Early one morning in 2016 I’m sitting in Michael Krasney’s studio at KQED in San Francisco being interviewed on Forum, a radio show that has been airing in San Francisco for almost three decades. We’re nearly at the end of our month-long run of The BOX, and I’m talking about the different audience reactions we’ve been getting, from shock to empowerment, when Krasney decides to bring in a caller.

The woman on the line had just seen the play. She encourages everyone listening to go see one of the last performances before it disappears. “It’s not an easy experience,” she warns, “but it’s an important one; after all, how often does a story change you?”

Actors and audience after a 2019 performance of The BOX on Alcatraz Island. These performances were produced in partnership with the Pulitzer Center. Photo by Robert Gumpert.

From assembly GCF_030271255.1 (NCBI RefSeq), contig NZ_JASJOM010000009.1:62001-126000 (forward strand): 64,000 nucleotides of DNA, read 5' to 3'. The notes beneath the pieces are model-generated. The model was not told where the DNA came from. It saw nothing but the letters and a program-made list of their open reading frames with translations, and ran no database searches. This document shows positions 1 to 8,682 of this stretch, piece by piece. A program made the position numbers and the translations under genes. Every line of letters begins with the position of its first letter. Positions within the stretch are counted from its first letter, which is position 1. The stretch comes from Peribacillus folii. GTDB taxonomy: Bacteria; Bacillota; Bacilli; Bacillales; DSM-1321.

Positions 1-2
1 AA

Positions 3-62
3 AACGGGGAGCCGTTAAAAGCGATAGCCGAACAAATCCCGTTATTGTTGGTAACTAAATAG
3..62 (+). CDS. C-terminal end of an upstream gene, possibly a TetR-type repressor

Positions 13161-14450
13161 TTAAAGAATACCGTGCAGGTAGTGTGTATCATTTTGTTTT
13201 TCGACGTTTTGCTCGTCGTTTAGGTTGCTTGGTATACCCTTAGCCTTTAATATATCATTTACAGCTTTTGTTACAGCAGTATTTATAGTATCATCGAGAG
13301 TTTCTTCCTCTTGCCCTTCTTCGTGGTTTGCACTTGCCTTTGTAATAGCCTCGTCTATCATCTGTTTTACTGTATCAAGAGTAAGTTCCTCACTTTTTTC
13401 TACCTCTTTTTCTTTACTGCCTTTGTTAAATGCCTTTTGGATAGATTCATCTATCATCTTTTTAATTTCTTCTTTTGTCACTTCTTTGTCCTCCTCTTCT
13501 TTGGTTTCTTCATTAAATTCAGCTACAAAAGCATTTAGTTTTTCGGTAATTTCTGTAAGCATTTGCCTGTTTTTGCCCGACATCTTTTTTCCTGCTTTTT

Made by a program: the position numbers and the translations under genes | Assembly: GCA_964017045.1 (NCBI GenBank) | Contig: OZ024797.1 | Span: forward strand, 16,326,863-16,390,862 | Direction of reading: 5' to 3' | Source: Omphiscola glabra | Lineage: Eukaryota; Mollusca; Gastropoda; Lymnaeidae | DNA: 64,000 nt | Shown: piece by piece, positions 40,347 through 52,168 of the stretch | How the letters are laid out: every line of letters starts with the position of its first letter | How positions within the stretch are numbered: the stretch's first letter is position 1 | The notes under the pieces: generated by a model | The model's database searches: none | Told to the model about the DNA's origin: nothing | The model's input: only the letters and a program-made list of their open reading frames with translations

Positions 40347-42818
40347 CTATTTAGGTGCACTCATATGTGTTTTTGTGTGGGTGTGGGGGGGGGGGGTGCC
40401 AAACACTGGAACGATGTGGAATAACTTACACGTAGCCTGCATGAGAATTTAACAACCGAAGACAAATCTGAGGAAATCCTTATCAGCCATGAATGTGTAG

This question stuck with me, and it’s one I’ve examined a lot, particularly during my year as a JSK Fellow at Stanford. My conclusion is that stories change us a great deal. Studies have shown that a good story travels directly to the part of our brain that processes lived experience. Story is already a bridge, traveling the very short distance between “us” and “them,” so that an experience that was once alien to us now feels almost like our own. Stories influence our behavior, the decisions we make little and large. Stories may be one of the main ways we humans evolve, and one of the main hopes for our future on this planet.

For many people, journalism is about the facts, and it’s no doubt an essential part of the profession that our work be rigorously researched, sourced and fact-checked. But stories themselves, especially true ones, also contain information about the world-facts-albeit from an arguable, more subjective point of view. Stories, for example, of how prisoners in isolation are resisting the inhumanity in their conditions in California can provide valuable information to prisoners in Colorado or New Jersey facing the same or similar obstacles in their lives. In this way, stories can give people ideas, provide inspiration and even spark action that can improve their lives, reduce suffering their communities and help create a more meaningful world for all of us.